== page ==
- Banks have been ordered to go to court over bad loans of Rs 2 lakh crore
- RBI ordered banks to use insolvency laws against the debtors
- Getting rid of bad loans is crucial for reviving the economy
The Reserve Bank of India told the banks to use insolvency laws to find a solution for the debtors, which account for a quarter of the country's total bad loans, before moving on to resolve the other problem accounts within six months, according to a statement posted on the central bank's website late Tuesday. Indian banks have among the world's worst stressed-asset ratios with total soured loans of more than $180 billion.
Last month, Prime Minister Narendra Modi's government gave new powers to the RBI in an effort to clean up the bad loan mess. It amended the Banking Regulation Act to enable the RBI to order lenders to initiate insolvency proceedings against defaulters and to create committees to advise banks on recovering nonperforming loans.
The RBI didn't disclose the names of the 12 largest debtors.
For PM Modi, getting rid of the bad loans is crucial to reviving Asia's third-largest economy and meeting his election pledge of adding jobs before his party seeks re-election in 2019. But banks have so far filed only 18 cases under the Insolvency and Bankruptcy Act, which was passed by India's parliament last year, according to a note by analysts at Credit Suisse Group AG. The delay in getting verdicts has deterred lenders from taking more cases to the insolvency court.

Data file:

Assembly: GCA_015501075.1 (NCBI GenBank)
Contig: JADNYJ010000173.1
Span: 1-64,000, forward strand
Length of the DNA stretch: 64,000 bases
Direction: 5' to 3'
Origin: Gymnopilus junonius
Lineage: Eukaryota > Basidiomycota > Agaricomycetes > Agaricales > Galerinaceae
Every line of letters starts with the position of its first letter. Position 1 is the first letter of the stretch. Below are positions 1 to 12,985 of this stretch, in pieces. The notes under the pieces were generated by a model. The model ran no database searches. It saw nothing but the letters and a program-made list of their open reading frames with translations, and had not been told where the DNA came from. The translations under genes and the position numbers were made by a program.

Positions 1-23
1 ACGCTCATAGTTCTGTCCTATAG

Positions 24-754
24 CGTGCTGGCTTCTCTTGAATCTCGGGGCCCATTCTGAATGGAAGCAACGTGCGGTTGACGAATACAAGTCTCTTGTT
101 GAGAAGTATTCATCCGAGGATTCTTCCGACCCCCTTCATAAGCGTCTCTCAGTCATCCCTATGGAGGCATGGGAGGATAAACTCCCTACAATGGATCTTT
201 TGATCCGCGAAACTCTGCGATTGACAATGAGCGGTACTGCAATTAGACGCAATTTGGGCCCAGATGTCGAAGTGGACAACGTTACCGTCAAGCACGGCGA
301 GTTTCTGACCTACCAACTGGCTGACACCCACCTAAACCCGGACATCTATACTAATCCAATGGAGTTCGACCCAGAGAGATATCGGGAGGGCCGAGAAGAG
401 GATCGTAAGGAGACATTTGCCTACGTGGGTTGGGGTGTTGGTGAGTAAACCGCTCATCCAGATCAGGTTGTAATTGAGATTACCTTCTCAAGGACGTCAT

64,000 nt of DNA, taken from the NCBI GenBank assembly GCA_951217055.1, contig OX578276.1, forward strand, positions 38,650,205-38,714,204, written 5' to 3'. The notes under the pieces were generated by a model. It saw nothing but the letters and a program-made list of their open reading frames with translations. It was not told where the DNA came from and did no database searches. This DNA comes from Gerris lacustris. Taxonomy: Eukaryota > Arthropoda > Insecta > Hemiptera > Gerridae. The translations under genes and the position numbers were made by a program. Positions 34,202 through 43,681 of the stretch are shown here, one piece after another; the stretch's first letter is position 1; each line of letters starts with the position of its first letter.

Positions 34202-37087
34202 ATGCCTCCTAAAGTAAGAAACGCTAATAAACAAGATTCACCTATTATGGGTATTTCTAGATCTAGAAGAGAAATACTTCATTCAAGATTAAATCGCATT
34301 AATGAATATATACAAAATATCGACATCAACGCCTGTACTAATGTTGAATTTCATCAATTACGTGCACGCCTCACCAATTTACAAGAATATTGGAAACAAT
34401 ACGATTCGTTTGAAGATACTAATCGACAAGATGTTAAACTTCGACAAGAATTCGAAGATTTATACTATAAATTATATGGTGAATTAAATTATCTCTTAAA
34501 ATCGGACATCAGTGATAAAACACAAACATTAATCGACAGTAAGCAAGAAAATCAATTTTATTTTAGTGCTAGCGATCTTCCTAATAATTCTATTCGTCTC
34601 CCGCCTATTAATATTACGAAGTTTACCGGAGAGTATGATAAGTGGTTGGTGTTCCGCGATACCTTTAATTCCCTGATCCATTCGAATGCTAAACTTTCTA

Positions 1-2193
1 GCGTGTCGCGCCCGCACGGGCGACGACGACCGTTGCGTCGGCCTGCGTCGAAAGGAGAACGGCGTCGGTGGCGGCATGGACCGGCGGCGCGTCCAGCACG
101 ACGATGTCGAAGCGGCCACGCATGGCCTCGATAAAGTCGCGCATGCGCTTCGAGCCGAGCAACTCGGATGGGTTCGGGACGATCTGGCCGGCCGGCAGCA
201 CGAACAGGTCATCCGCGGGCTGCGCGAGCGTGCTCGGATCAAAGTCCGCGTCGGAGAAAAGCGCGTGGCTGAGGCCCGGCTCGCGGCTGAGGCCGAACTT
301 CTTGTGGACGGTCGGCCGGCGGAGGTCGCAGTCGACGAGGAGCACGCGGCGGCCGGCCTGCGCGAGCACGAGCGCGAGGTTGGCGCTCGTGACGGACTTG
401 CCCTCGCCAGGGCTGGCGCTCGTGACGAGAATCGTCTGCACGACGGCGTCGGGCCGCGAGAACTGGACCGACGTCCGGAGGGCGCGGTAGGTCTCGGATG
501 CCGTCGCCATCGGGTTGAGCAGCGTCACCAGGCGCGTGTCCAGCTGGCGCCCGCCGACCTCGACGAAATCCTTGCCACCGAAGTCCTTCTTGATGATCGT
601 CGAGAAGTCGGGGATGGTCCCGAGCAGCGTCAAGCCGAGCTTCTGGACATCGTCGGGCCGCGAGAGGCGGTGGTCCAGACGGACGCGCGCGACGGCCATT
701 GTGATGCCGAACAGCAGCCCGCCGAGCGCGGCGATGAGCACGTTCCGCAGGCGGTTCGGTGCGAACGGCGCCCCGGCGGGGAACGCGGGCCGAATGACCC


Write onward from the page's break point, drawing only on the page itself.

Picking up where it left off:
Resolving the 12 largest accounts will entail provisions of at least 50 percent of the Rs 2 lakh crore face value of the total loans, according to Credit Suisse.
"Provisions that lenders have to set aside for these stressed accounts referred to insolvency courts could shoot up, leading to severe pain on bank balance sheets over the next two quarters," Asutosh Kumar Mishra, a Mumbai-based banking analyst at Reliance Securities Ltd., said by phone.
Stressed assets -- bad loans, restructured debt and advances to companies that can't meet servicing requirements -- have risen to about 17 percent of total loans, the highest level among major economies, data compiled by the government show.
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